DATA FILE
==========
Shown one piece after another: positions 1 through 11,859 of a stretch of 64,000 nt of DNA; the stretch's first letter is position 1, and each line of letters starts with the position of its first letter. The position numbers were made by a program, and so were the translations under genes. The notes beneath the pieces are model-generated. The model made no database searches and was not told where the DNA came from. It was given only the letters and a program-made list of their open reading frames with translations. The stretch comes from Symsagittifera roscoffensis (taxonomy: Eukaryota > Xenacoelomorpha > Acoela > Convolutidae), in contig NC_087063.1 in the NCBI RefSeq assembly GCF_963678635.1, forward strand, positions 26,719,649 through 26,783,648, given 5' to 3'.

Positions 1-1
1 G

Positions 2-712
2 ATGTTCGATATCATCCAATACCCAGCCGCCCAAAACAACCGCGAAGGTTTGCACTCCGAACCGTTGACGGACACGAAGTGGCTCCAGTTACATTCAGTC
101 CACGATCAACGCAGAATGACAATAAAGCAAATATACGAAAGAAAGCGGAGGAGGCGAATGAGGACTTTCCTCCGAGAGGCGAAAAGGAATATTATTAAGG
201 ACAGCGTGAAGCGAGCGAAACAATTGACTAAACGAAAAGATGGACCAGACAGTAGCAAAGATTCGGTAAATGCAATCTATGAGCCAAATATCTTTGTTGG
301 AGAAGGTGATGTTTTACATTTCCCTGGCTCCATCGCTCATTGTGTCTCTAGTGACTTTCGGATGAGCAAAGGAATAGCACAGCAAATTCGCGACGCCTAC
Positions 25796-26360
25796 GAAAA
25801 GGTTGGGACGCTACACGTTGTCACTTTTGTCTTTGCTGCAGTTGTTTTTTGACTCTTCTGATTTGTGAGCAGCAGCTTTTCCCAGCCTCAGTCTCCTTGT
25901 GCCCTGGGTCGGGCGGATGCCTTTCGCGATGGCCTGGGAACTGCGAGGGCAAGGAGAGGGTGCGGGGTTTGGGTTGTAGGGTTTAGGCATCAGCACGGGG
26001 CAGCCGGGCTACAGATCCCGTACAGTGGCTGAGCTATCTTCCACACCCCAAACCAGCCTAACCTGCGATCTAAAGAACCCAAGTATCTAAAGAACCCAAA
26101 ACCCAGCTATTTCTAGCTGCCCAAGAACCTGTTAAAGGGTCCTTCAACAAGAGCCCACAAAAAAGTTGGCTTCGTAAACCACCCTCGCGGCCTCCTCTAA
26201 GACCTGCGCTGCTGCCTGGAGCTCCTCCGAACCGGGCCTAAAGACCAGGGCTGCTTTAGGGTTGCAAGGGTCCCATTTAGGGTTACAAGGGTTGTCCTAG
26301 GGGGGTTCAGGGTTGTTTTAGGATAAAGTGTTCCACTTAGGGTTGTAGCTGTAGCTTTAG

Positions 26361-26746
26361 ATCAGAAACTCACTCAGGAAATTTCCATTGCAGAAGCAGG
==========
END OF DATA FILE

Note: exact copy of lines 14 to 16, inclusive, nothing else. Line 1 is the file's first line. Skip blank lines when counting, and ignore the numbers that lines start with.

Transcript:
26101 ACCCAGCTATTTCTAGCTGCCCAAGAACCTGTTAAAGGGTCCTTCAACAAGAGCCCACAAAAAAGTTGGCTTCGTAAACCACCCTCGCGGCCTCCTCTAA
26201 GACCTGCGCTGCTGCCTGGAGCTCCTCCGAACCGGGCCTAAAGACCAGGGCTGCTTTAGGGTTGCAAGGGTCCCATTTAGGGTTACAAGGGTTGTCCTAG
26301 GGGGGTTCAGGGTTGTTTTAGGATAAAGTGTTCCACTTAGGGTTGTAGCTGTAGCTTTAG